November 1, 1851




Sat Nov 1st  This morning I patched the paper in the

bedroom that Mr Robinson papered last spring

Henrietta came about ten Oclock and left mother 

and her little girls at Augustus.  I went there this P.M.

and staid a couple of hours.  Mr & Mrs Peckham came

to the other part of the house  Mr Scott has finished

painting the parlour and has done here for the present

I paid him 12 dols, 25 cts for graining


The graining of the woodwork and doors in the downstairs of the house was completed today. As noted earlier, graining is the painting of a surface to resemble wood.  In 1851, popular taste dictated that wood trim from simple pine or ash or other tree be grained to resemble a dressier wood such as mahogany, or curly maple. The illustration above, from a modern decorating company that offers “faux bois,” as graining is also known, shows a hand-painted example of flame mahogany.

The talented Mr. Scott finished his work today, for which Evelina paid him $12.25.  In today’s dollars, the “labor value” of that compensation is $2,680, according to one economic source.** That value is computed using a wage index for unskilled labor; the computation for a production worker compensation would be even higher. That Evelina made note of the expenditure in her personal journal suggests that she thought it was noteworthy – in her own opinion, she either paid too much or she got a good deal.  I suspect the former!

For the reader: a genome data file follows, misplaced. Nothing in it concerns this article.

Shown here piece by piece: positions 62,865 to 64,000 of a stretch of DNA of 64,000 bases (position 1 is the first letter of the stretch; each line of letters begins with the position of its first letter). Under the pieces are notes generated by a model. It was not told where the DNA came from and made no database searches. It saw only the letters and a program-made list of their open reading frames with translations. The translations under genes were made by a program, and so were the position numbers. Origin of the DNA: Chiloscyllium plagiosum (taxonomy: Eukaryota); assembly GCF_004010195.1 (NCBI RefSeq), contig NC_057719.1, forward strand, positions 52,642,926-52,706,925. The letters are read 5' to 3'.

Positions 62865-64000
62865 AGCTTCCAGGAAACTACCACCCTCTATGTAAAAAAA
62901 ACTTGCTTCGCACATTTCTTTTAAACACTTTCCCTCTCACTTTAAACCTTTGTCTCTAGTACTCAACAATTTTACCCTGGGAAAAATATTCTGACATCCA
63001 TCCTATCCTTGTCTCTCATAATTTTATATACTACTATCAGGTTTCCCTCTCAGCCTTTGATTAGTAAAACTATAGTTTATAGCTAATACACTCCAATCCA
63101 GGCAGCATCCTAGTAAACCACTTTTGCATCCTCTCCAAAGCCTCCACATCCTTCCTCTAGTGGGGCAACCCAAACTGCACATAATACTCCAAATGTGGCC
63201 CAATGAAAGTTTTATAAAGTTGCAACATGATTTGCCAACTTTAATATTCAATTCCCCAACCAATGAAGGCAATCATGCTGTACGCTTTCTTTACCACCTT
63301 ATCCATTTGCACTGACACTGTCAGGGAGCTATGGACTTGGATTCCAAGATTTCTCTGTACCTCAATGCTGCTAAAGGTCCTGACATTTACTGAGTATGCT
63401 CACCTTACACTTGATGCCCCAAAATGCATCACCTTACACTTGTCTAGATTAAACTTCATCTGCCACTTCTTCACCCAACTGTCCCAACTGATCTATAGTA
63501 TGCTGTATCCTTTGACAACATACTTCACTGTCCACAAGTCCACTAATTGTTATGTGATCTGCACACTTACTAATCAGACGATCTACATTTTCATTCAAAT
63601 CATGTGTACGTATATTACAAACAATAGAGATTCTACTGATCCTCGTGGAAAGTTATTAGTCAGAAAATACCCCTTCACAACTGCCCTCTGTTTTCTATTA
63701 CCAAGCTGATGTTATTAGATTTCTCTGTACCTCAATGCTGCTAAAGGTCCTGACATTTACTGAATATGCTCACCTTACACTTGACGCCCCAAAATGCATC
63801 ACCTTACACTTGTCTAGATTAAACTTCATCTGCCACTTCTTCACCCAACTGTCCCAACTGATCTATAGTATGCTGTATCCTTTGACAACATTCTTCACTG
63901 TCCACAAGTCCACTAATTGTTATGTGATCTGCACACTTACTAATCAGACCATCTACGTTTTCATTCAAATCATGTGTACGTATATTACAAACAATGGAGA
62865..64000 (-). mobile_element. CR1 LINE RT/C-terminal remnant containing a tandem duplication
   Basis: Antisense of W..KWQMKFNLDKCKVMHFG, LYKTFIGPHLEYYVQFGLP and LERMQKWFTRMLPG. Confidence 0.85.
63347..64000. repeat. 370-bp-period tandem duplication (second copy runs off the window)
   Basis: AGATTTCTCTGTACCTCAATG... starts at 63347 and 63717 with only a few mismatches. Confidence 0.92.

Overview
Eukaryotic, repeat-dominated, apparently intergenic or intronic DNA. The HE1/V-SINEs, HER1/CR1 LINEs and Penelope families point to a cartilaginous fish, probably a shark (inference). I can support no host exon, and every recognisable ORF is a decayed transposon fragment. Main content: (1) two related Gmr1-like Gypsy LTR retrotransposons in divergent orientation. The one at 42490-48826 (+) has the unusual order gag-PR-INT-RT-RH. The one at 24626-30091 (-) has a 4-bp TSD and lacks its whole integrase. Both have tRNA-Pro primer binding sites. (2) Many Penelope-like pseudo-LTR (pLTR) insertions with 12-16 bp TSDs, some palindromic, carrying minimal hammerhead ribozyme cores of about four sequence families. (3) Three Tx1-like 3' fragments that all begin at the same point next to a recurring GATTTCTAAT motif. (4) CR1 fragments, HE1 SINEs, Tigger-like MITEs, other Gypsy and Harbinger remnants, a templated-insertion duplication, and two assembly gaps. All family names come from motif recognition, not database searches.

Social life went on as usual today. John and Susan Peckham were back in town and stopped in to see Old Oliver and Sarah Witherell. Evelina’s sister-in-law, Henrietta Williams Gilmore, came into the village from the farm and brought old Mrs. Gilmore to Mr. Torrey’s to visit Alson “Augustus” and Hannah Gilmore.  Henrietta also brought along her two youngest children, eight-year-old Henrietta Hall Gilmore and six-year-old Helen Jane Gilmore.  The two girls were actually half-sisters of 29-year-old Augustus. Their mutual parent, Alson Gilmore, had a spread of seven children from two wives.


Image of mahogany-style graining, Courtesy of, Great Neck, New York.





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